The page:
19 Мая 2011 года

Glasnost defence foundation digest No. 524

May 16, 2011



Blogger pressured by law enforcement

A campaign has been underway to turn Alexei Navalny, a blogger and prominent fighter against corruption, into a culprit.

Prior attempts to get criminal proceedings instituted against the founder of the RosPil anti-corruption project were frustrated by law enforcers in the Kirov and Volga Federal Districts, who failed to find any elements of crime in his actions.

Actually, Navalny is charged with property misappropriation “without signs of theft”: as a public advisor to Kirov Region Governor Nikita Belykh, he allegedly persuaded the management of the KirovLes timber company to sign an unprofitable contract, which resulted in the company’s losing RUR 1.3 m. This is how the situation is seen by the RF Investigative Committee, which finally did institute criminal proceedings against Navalny recently – based on the testimony obtained from only one person, Vyacheslav Opalev, who is currently under investigation on suspicion of inflicting a RUR 200 m loss on the company. Navalny rejects the charges brought against him as trumped-up ones. “Proving that it was a leonine contract would be impossible, since the accounting documents prove the opposite,” he told the newspaper Novaya Gazeta.

“The whole thing looks pretty absurd,” Kirov Region Deputy Governor Maria Gaidar commented. “It’s not clear at all why Navalny should have persuaded KirovLes to behave unlawfully, what kind of offence that behaviour might have constituted, or, most importantly, how Navalny might have possibly profited from that.” The Kirov governor himself, too, sees the charges brought against his ex-advisor as ungrounded.

Meanwhile, the suspect has not received any official documents indicating he is under investigation; nor does he know the date when criminal proceedings were started against him. What is known is only that Investigative Committee spokesman Vladimir Markin confirmed on May 10 that his committee “has instituted criminal proceedings against Moscow lawyer Alexei Navalny under Article 165.3b of the Penal Code on charges of embezzlement through deception or defraud without signs of theft”.

“This is indeed ridiculous to think embezzlement without theft is possible,” Radio Liberty cited Navalny as saying. “The Investigative Committee cannot even charge me with stealing that million.” Yet he did not rule out he may be arrested: “I know who I am dealing with, so I think I may well end up behind bars. But then, a person can only be arrested if a law court decides so, and the charges against me are so absurd that I think no judge in his right senses would take them seriously. Besides, getting me under arrest would require proving that I’ve been hampering the investigation or may attempt to escape, which would be equally difficult to prove.”

Those clumsy attempts to compromise a corruption fighter have been yielding the opposite results. Navalny has been gaining popularity, and the number of his sympathizers and supporters has been growing.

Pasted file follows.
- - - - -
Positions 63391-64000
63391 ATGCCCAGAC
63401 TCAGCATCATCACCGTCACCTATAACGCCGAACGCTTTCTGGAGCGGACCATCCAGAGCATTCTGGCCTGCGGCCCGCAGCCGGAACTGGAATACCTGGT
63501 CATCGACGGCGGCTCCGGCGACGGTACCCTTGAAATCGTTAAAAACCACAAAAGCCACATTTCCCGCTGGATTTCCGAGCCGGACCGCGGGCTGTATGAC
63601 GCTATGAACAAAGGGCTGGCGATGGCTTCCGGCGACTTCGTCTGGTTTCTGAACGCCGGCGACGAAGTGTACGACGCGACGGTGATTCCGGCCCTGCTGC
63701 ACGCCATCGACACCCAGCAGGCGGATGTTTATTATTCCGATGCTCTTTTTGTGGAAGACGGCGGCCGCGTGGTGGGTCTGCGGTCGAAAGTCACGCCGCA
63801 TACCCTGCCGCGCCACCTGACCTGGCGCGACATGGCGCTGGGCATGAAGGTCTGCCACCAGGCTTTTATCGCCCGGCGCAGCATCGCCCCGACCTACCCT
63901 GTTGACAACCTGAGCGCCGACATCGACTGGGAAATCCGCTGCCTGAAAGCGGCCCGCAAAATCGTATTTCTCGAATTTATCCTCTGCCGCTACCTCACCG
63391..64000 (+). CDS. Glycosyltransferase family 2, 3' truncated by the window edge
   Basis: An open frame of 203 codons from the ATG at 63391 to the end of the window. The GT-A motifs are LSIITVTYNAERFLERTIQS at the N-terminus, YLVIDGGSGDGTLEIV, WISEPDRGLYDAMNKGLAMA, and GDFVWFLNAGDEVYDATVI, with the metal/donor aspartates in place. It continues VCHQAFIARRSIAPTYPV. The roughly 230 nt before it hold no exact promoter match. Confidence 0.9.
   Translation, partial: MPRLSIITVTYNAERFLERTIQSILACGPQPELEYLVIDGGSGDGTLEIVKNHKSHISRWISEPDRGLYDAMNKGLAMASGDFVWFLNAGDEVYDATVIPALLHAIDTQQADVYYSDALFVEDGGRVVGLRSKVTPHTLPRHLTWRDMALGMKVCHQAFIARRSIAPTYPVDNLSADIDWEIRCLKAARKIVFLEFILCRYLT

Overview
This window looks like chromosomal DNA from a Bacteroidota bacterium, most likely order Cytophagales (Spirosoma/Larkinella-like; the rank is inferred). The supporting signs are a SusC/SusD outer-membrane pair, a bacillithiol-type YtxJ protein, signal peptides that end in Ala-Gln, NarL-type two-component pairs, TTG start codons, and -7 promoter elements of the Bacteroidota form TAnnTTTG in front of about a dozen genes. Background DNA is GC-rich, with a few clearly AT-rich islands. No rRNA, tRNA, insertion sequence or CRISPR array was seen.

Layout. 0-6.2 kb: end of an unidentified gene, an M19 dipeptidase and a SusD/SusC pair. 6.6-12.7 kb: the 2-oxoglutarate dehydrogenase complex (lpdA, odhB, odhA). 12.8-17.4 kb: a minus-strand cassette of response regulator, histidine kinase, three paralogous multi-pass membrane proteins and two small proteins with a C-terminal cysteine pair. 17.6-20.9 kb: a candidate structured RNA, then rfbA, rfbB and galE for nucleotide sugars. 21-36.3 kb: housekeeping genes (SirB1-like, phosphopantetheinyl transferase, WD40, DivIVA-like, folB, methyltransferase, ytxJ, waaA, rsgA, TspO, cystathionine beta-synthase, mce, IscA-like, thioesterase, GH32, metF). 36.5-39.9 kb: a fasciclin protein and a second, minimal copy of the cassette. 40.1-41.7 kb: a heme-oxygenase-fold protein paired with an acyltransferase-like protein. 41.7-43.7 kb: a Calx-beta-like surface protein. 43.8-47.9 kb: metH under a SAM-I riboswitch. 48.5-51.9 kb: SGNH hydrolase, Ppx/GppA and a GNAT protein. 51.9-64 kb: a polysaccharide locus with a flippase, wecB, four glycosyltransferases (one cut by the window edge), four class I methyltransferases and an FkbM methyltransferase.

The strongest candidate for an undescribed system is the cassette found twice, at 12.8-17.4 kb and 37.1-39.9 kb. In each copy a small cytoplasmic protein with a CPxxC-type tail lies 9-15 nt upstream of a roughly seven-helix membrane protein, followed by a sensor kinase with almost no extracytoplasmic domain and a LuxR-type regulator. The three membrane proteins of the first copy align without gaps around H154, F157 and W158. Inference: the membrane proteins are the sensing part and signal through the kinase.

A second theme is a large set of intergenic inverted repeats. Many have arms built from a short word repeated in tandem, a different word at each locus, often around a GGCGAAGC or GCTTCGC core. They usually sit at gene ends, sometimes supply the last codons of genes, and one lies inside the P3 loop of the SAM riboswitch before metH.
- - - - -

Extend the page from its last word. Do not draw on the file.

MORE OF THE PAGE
Clearly, A. Navalny is such a big headache for his opponents that they grab at any chance to get him prosecuted – even without fearing to look ridiculous.



Scandal gives rise to serious discussion

By Roman Zakharov,
GDF staff correspondent in North-Western Federal District

RosKomNadzor (federal service overseeing public communications) has officially warned Fontanka.ru, a prominent St. Petersburg-based web publication, of its being in breach with existing legislation, and required it to remove one of its stories from the website – a measure that gave rise to heated debates in and beyond the journalistic community. The GDF correspondent took a closer look at the reasons.

Early on May 10, Fontanka.ru published a story about teenager cruelty: four teenagers accused a fifth, the youngest, of losing 10 roubles and subjected him to torture, actually raping him with a shovel haft. They recorded the process, as it is often done today, on a cell phone camera and showed it proudly to their classmates. That is how the incident became known. Surprisingly, it never occurred to the school administration to report it to the police!

Based on evidence gathered from different sources, Fontanka.ru published a weighed account of what had happened, with comments by a lawyer and a police officer. The story was written as required under the law, so as to avoid identification of either the victim or the underage culprits. But Fontanka also posted the underlying video recording, with the characters’ faces unidentifiable.

That is what triggered a major scandal. According to Fontanka editor-in-chief Aleksandr Gorshkov, he had several phone calls from high-ranking government officials who demanded that he immediately remove the feature from the website, and the RosKomNadzor warning was promptly issued. The video was removed, although it is still available on the Internet on sites beyond RosKomNadzor control. The story remained on the site for anyone to read.